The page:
A little over a year ago, President Barack Obama signed a $787 billion stimulus bill intended to create jobs. In the administration’s view, the plan is working like a charm. Through the end of October 2009, the White House “created or saved” 640,000 jobs since the stimulus’ inception, according to a Dec. 1 CNN report. Of course, this is ignoring the nearly 4 million jobs lost during that span, based on a Dec. 3 USA Today article — a factor of six.

The notion of government creating or saving jobs is comical enough. After all, measuring the amount of jobs “saved” is tantamount to measuring the number of crimes prevented by the police. In other words, it’s an unverifiable quantity that serves no purpose besides providing political rhetoric.

The Obama administration and Congress insist on promoting the myth that government can spend its way out of the current recession in spite of elementary logic and historical examples. Public spending can’t magically revive the economy. And contrary to the government’s assertions, public spending can’t create jobs because it can’t create wealth.

The government can only inject money into the economy if it takes it from other sources — debt, printing money or taxation. When government drives itself into debt, it leaves less financial capital for the private sector to borrow and invest. Taxes only shift resources from consumers and producers to the government, also displacing private investment. Printing money creates inflation, devaluing the currency and hurting the purchasing power of all consumers, especially the poor — the group that money injected into the economy reaches last.

The farce that government can create jobs is grounded in Keynesian theory, which contends that the end result of public spending is a multiplier effect. This seemingly miraculous theory postulates that every dollar the government spends will generate more than one dollar of new income.

Yet, there is minimal empirical data — let alone real-world evidence — to support this delusion. The most extensive study of the multiplier was performed in 1991 by Harvard economist Robert Barro, who found that each dollar of public spending produced a mere 80 cent return — in other words, a loss. In a November 2009 piece for Reason magazine, economist Veronique de Rugy concludes from Barro’s work that “high government spending actually hurts economies in the long run by crowding out private spending and shifting resources to the uses preferred by politicians” — namely special interests and pork barrel projects.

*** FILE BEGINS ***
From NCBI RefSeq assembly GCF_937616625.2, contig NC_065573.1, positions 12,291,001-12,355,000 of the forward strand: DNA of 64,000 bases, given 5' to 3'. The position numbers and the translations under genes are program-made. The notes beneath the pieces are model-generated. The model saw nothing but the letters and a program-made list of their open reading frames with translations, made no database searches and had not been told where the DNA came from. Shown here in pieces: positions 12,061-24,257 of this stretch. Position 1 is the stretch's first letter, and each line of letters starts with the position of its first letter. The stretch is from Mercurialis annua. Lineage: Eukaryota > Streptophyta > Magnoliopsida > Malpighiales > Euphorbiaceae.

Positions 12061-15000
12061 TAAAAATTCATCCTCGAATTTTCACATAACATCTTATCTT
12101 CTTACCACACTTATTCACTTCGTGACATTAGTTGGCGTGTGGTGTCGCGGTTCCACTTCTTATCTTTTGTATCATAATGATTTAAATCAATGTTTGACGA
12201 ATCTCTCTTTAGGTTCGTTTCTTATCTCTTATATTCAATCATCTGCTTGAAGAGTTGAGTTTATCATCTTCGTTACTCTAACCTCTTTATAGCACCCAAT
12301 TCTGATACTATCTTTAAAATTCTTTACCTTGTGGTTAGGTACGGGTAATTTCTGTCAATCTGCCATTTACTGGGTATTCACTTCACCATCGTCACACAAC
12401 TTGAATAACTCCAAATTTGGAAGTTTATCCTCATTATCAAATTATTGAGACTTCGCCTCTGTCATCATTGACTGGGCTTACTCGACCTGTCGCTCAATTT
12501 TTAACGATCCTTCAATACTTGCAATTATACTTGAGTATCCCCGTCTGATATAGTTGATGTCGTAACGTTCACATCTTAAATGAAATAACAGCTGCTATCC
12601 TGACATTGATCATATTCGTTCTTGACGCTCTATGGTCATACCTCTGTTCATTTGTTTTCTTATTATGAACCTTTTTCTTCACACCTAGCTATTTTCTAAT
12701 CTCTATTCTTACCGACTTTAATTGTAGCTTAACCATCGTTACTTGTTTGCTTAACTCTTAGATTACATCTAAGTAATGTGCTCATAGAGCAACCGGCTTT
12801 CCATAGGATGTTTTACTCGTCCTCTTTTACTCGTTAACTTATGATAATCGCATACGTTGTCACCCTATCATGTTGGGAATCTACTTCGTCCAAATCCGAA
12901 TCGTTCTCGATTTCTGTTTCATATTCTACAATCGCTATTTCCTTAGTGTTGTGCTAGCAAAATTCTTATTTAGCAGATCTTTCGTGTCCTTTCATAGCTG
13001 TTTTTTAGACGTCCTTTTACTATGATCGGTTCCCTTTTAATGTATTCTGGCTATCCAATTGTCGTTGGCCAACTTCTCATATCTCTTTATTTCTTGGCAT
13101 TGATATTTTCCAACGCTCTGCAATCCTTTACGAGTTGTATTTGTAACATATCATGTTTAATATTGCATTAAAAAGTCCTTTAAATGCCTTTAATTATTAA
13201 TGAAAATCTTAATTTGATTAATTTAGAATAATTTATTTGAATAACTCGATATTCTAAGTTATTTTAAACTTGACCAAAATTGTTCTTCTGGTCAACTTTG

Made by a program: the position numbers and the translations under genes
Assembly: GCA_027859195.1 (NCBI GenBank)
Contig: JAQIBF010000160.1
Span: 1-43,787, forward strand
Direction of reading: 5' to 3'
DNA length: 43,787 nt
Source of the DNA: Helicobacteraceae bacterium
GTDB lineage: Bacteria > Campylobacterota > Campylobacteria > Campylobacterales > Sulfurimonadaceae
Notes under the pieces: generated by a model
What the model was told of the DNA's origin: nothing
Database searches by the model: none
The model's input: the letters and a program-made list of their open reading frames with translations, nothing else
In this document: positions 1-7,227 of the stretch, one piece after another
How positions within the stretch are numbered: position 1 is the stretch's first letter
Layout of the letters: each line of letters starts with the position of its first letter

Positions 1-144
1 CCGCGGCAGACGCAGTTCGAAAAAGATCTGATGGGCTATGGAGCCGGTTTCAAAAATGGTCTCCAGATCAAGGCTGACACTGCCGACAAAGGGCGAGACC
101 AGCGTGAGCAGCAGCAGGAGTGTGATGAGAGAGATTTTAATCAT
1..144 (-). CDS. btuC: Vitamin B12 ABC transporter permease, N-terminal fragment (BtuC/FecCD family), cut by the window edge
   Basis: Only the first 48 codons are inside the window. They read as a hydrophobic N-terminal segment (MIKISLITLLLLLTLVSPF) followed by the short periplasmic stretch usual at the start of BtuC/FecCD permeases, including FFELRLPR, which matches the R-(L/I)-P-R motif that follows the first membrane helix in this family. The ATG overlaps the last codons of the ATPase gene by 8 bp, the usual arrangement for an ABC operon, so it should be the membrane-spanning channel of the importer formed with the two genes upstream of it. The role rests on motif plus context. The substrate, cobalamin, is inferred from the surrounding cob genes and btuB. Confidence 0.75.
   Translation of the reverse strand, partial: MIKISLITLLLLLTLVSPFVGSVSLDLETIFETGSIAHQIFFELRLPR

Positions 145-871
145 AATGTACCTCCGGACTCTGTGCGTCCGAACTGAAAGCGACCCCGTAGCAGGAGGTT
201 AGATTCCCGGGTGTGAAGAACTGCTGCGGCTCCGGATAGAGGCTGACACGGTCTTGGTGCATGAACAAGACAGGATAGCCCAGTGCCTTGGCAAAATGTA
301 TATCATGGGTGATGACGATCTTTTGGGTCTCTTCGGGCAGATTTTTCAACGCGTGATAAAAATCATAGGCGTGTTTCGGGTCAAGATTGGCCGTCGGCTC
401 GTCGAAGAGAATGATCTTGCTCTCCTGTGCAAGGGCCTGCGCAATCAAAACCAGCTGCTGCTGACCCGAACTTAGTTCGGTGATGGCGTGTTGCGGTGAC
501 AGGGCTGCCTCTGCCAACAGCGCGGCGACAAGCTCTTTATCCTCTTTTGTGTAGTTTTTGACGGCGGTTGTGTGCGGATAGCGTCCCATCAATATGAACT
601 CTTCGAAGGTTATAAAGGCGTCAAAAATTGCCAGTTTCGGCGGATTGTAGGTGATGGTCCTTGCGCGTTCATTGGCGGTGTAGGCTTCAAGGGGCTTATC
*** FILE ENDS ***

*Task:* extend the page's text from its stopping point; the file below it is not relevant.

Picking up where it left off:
Beyond that, Keynesian theory holds some pretty bold assumptions. There’s an inherent belief that throwing money at the problem will eventually make it go away. But government spending doesn’t address the cause of the crisis, specifically loose monetary policy at the hands of the Federal Reserve. Instead, government spending dwells on the symptom that only puts off our proverbial economic day of reckoning. It’s akin to treating Ebola with an overdose of Advil to get rid of fever and muscle pain.

And it’s presumed that government allocates resources better than the market during economic slumps. According to Keynesians, any decrease in demand and spending triggers a wave of declining investment that can lead to a recession. Their antidote for the economy is boosting aggregate demand via government spending. Obviously there’s a decreased level of investment, but that’s a result of increased risk — not a lack of desire to consume. For some reason, they believe that politicians remain immune to the recession’s effects and can see long-term economic effects more clearly than the private sector.

Plus Keynesian theories predicate that the government’s superpowers to allocate resources better than the market only apply during a recession. When the economy is healthy, these superpowers magically disappear. Otherwise, if they didn’t go away, we should have a centrally-planned economy fueled solely by government spending all the time. And if they do go away, I want to know why the government possesses clairvoyance during recessions but loses it during economic expansion.

The fundamental flaw of the stimulus is the idea that government spending can somehow increase standard of living or income. All the government can do is engage in redistribution of money that it takes from other sources — debt, inflation and taxation. Crowding out real jobs in the private sector by entrusting politicians that are as fallible as any individual is not conducive to economic recovery. I’m as keen as anybody else to rise out from this recession. Reconsidering the government’s bad economic thinking is a logical place to start.

Alex Biles can be reached at jabiles@umich.edu.

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